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Aug 29, 2010

Blood libel




Christian myths against Jews 1144
CE to now

Blood libel accusations against Jews:

In 1144 CE, an unfounded rumor began in eastern England, that Jews had kidnapped a Christian child, tied him to a cross, stabbed his head to simulate Jesus' crown of thorns, killed him, drained his body completely of blood, and mixed the blood into matzos (unleavened bread) at time of Passover. The rumor was started by a former Jew, Theobald, who had become a Christian monk. He said that Jewish representatives gathered each year in Narbonne, France. They decided in which city a Christian child would be sacrificed.

The boy involved in the year 1144 hoax became known as St. William of Norwich. Many people made pilgrimages to his tomb and claimed that miracles had resulted from appeals to St. William. The myth shows a complete lack of understanding of mainline Judaism. Aside from the prohibition of killing innocent persons, the Torah specifically forbids the drinking or eating of any form of blood in any quantity. However, reality never has had much of an impact on blood libel myths. This rumor lasted for many centuries; even today it has not completely disappeared. 1

Pope Innocent IV ordered a study in 1247 CE. His investigators found that the myth was a Christian invention used to justify persecution of the Jews. At least 4 other popes subsequently vindicated the Jews. However, the accusations, trials and executions continued. In 1817, Czar Alexander I of Russia declared that the blood libel was a myth. Even that did not stop the accusations against Jews in that country.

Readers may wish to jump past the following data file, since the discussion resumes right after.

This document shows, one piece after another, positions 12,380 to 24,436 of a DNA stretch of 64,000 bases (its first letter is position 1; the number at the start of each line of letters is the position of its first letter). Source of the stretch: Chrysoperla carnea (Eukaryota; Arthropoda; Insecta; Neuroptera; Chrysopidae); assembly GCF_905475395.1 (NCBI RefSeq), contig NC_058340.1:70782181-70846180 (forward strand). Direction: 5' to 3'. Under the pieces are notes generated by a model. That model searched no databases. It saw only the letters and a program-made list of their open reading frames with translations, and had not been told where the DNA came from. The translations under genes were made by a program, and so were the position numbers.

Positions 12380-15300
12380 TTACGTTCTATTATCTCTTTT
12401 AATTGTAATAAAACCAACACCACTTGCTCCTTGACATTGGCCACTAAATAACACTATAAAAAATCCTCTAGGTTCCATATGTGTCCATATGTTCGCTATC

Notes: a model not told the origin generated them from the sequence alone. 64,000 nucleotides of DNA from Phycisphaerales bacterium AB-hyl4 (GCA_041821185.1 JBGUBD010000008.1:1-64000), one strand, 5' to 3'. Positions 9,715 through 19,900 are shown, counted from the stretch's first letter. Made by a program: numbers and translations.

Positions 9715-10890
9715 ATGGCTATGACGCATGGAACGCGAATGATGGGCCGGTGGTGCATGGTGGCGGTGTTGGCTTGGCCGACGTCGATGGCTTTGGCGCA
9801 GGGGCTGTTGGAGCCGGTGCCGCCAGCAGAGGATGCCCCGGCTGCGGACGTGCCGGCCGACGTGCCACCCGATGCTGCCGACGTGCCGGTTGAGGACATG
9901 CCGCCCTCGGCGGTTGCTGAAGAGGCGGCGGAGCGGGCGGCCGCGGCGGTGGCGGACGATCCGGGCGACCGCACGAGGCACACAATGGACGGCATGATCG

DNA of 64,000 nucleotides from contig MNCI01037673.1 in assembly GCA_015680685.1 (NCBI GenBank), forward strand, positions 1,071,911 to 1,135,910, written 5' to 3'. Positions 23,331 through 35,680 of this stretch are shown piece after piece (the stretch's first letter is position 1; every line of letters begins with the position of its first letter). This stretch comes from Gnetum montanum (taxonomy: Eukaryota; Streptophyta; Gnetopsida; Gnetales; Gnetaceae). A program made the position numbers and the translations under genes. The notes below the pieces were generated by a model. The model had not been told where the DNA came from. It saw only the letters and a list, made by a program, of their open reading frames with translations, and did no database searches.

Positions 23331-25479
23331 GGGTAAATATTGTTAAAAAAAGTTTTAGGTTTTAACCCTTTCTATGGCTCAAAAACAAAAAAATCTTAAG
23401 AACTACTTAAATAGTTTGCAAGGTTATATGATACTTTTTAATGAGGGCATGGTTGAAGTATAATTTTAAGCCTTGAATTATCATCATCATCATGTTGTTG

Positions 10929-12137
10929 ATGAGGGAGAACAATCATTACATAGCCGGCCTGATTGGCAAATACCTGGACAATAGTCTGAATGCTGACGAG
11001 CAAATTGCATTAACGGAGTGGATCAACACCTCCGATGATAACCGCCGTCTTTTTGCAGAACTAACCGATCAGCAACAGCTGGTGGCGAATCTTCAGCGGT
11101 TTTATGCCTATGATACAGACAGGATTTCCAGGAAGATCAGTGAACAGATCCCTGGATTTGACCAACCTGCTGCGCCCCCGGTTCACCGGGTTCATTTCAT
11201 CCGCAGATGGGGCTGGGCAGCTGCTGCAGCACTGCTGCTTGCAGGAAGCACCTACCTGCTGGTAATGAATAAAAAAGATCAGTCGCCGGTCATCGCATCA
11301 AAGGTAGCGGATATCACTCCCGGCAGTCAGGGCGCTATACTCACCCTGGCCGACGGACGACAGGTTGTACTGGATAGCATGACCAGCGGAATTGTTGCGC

"Holy shrines were erected to honor innocent Christian victims, and well into the twentieth century, churches throughout Europe displayed knives and other instruments that Jews purportedly used for these rituals. Caricatures of hunchbacked Jews with horns and fangs were depicted in works of art and carved into stone decorating bridges. Proclaimed by parish priests to be the gospel truth, each recurrence of the blood libel charge added to its credence, thus prompting yet more accusations. This vicious cycle continued to spiral." 7

Nicholl reports that "there are 150 recorded cases of the charge of ritual murder, and many led to massacres of the Jews of the place." 2

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2 comments:

Will said...

Hi Alex.
Thanks for enlightening us on this crazy myth.
I knew the origine was Christian only didden't know where it originated.So now that we're out of the Dark ages and use Ketchup for cooking, Islam is taking over the Myth and God knows when they will get out of the dark ages ,if they ever get out?

Always On Watch said...

the Torah specifically forbids the drinking or eating of any form of blood in any quantity.

Exactly!

I've never understood why anyone believes the blood libel, particularly when most people now have access to a translation of the Torah.